It is impossible to read A Stranger At Home and its prequel, Fatty Legs, without becoming angry at the injustice that was perpetrated upon the Aboriginal people in Canada in the name of "civilization" and "assimilation." As I read both books, I was overwhelmed by conflicting emotions of shame, anger, and sorrow at how systematic and cruel the residential school system was and how early this misguided endeavour began and how long it lasted--the first residential schools were set up in the 1840s with the last one closing as recently as 1996. The purpose of the schools, which separated children from their families, has been described as "killing the Indian in the child" -- that is, robbing Indian children of their culture, language, family, community, and sense of place in the world into which they were born and belong, in short, their humanity.

Fatty Legs and A Stranger at Home are stellar memoirs. In the first book we meet Olemaun, whose name is changed to Margaret by the nuns. Margaret longs to know how to read (her older sister Rosie spent four years at the residential school and reads Alice In Wonderland to her). Each year when the schooner the Immaculata docks to "pluck" the children and take them to school, she asks her father whether this is the year she can go. He's had the experience of being "plucked" from his family to go to school and resists passing this legacy onto his daughter. But, finally, he agrees because he knows that Margaret must learn to read and write in order to get on in a world that is changing, because it is increasingly being taken over by "outsiders." The ice returns early that year.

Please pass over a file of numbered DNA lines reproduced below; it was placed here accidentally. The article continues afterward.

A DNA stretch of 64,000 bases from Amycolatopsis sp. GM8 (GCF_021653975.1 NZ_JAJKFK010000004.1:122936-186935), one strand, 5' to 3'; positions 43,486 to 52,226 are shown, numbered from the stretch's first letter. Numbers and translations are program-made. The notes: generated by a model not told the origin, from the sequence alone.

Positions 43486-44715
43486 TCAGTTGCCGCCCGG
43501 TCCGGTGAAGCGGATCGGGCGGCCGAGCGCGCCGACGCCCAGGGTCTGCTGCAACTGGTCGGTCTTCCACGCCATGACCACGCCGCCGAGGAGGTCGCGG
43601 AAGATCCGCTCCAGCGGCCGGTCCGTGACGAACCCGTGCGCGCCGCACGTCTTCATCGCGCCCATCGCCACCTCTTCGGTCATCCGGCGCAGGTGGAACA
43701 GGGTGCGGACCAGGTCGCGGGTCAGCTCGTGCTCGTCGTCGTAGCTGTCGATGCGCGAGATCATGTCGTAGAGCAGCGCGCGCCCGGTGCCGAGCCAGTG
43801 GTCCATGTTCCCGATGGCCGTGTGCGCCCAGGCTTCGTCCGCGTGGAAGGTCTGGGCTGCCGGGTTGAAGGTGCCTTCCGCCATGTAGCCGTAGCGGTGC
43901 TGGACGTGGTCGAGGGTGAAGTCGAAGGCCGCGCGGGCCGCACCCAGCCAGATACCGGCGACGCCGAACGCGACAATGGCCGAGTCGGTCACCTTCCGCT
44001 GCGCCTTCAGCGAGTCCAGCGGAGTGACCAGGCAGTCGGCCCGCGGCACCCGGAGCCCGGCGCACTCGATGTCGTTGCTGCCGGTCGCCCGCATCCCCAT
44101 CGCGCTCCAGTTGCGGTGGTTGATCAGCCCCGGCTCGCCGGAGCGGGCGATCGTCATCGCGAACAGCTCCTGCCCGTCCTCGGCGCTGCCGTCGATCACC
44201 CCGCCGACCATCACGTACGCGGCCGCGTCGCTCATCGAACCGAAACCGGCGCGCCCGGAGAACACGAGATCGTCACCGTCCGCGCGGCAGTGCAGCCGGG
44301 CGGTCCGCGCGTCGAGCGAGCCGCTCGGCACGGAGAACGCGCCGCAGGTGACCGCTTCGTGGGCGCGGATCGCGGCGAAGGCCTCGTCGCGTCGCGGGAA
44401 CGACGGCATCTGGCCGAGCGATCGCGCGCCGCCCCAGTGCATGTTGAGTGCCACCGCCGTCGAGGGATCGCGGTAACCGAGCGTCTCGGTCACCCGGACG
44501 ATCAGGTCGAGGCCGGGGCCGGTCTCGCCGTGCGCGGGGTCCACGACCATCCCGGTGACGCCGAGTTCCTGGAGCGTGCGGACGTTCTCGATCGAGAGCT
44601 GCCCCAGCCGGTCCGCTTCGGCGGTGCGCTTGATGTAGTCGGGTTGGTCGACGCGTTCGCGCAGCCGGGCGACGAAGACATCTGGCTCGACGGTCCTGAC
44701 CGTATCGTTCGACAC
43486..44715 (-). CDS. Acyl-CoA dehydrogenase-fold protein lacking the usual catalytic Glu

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Format: Hardcover
A Stranger at Home is the third true story by Christy Jordan-Fenton about the impact which residential schools had on her mother-in-law Margaret Pokiak-Fenton. It’s also my favorite thus far in the series. A Stranger at Home poignantly portrays the struggles which Olemaun faces as she attempts to rediscover her place within her Inuit community and even within her family, both of which Olemaun has been apart from for two years.

Although Olemaun had been desperate to return home, she now finds herself just of much of an outsider among her own people as she had been at the church-run school. When her parents pick Olemaun up to take her home, Olemaun finds the Inuit language strange to her tongue. Her mother assumes Olemaun will be hungry and so she brings a package of what used to be Olemaun’s favorite foods. However, two years of eating only the white man’s food have taken their toll on her body and the food which once brought Olemaun comfort now sicken her and cause her nose to crinkle. When the family finally reach their canvas tent, the family dogs almost take Olemaun’s hand off because they no longer recognize her scent. Nothing feels the same anymore, not the hour her family rises or the games her sisters play or even the clothes everyone wears.

On some levels, because of my relocating from Canada to the United States, I relate to Olemaun’s attempts to hold onto her heritage. The minute I cross into my home province of Newfoundland, after being away for a year, I start soaking up the unique accent. I also start searching out local foods. There are also naturally changes in family. Although my dog whom I left with my parents is now gone, the first year I returned home after a long absence, he growled at me.